The Impact of a Sixty Day Nurse-Led Lifestyle Modification Program Emphasizing a Whole Food, Plant-Based Diet on the Cardiovascular Risk Factors of Adult Volunteers

Buchanan, Holly, Nursing Practice - School of Nursing, University of Virginia
Tullmann, Dorothy, School of Nursing, University of Virginia
Williams, Ishan, School of Nursing, University of Virginia

Cardiovascular disease (CVD) is the leading cause of death in the United States for middle-aged (45-64 years) men and women. Fortunately, CVD is largely preventable by modifying risk factors through lifestyle change. One such lifestyle change is the adoption of a whole foods plant-based (WFPB) diet. The purpose of this study was to examine the effects of a nurse-led, sixty day dietary program emphasizing a low fat, WFPB diet on the cardiovascular risk factors of adult participants in the Hampton Roads area of VA. A quasi-experimental pre/post-test, single group design, was used to examine the effect of a weekly nurse-led lifestyle intervention program emphasizing a whole food, plant-based diet on the CVD risk factors of adult participants. Participants significantly reduced body weight, total cholesterol, LDL-C cholesterol, LDL-P count, and systolic and diastolic blood pressures (p<0.01). There was a significant (p<0.01) increase in fasting blood glucose before and after the 60 day intervention period and a non-significant (p = 0.126) increase in triglycerides. As for HbA1C, there was no significant change before and after the intervention. In conclusion, well-designed, nurse-led WFPB intervention programs can improve lifestyle choices and health habits. They can also markedly and rather quickly reduce the level of cardiovascular risk factors in a non-randomized population.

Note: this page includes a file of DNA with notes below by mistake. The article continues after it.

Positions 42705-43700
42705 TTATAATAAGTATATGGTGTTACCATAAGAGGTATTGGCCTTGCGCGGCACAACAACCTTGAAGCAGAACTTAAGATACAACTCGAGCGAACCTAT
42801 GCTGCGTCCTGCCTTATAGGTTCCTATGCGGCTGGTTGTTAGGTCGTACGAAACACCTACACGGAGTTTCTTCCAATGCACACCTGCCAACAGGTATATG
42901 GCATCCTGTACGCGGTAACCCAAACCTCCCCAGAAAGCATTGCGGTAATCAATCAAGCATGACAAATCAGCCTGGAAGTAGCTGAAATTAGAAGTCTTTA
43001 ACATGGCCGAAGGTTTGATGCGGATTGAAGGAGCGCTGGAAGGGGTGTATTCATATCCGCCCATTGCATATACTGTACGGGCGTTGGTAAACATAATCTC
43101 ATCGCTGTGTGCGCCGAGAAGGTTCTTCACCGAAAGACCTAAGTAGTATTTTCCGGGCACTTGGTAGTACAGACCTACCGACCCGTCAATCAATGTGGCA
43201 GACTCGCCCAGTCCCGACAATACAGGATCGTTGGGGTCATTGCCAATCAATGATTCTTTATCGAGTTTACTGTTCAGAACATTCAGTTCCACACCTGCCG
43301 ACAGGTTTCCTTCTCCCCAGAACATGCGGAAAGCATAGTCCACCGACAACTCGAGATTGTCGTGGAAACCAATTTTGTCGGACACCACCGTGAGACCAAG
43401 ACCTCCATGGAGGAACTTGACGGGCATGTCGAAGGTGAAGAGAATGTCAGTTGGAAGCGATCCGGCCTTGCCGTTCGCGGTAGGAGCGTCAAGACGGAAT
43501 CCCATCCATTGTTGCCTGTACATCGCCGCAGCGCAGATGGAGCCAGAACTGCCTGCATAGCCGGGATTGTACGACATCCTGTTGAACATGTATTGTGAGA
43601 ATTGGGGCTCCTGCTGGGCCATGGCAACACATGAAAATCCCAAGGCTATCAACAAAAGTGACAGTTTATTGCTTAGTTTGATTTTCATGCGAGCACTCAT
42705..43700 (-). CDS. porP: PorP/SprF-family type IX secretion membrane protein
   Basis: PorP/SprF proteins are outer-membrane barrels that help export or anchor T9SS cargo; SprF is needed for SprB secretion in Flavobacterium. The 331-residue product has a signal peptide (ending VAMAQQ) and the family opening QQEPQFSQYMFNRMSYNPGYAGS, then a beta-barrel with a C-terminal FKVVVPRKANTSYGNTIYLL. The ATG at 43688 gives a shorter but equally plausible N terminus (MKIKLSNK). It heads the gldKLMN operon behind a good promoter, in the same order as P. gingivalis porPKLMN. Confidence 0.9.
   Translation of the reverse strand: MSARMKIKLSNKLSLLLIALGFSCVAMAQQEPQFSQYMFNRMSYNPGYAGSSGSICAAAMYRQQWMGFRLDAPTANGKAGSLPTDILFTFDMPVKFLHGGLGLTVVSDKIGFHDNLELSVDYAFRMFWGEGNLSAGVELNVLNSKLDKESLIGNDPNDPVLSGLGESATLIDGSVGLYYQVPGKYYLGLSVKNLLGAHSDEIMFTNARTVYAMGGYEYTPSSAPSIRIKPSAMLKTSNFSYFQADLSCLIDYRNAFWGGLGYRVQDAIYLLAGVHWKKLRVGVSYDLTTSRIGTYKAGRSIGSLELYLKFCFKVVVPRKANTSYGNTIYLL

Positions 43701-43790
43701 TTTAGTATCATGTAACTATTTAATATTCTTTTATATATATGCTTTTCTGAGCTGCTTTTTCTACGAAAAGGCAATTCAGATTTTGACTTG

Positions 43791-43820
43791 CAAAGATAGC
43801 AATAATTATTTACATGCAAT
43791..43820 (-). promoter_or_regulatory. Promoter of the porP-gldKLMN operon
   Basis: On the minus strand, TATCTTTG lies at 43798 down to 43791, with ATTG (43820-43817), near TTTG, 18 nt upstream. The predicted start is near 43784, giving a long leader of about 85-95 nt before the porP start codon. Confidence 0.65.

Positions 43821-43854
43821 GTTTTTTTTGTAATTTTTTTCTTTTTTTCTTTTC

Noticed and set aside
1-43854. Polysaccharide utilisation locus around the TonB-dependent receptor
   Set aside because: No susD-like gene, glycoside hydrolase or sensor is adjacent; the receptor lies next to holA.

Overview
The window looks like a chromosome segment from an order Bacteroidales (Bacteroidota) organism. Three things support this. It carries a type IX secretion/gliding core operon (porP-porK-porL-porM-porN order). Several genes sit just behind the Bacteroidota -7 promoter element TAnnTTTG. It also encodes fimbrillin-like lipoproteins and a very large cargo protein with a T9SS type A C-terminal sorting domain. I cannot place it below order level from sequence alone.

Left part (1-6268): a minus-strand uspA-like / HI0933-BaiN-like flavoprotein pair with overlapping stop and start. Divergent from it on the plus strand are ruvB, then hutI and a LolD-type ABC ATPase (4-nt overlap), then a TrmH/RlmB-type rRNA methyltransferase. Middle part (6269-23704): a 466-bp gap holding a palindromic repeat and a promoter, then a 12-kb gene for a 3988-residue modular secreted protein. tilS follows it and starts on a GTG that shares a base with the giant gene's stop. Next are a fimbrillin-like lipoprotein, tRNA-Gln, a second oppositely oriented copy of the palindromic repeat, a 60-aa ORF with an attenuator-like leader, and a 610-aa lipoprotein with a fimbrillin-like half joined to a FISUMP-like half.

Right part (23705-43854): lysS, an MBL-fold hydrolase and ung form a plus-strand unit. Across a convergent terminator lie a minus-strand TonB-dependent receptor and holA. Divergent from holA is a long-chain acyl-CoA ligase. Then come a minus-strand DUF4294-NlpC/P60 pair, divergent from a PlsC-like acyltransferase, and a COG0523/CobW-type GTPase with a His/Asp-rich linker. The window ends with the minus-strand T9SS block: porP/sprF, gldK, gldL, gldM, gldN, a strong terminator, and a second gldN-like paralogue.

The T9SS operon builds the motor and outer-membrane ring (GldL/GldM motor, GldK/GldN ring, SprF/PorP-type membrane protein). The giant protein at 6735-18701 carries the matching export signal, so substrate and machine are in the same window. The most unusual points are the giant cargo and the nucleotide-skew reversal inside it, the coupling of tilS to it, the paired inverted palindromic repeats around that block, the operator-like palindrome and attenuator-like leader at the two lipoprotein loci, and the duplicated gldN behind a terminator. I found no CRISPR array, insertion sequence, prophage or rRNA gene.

DNP (Doctor of Nursing Practice)
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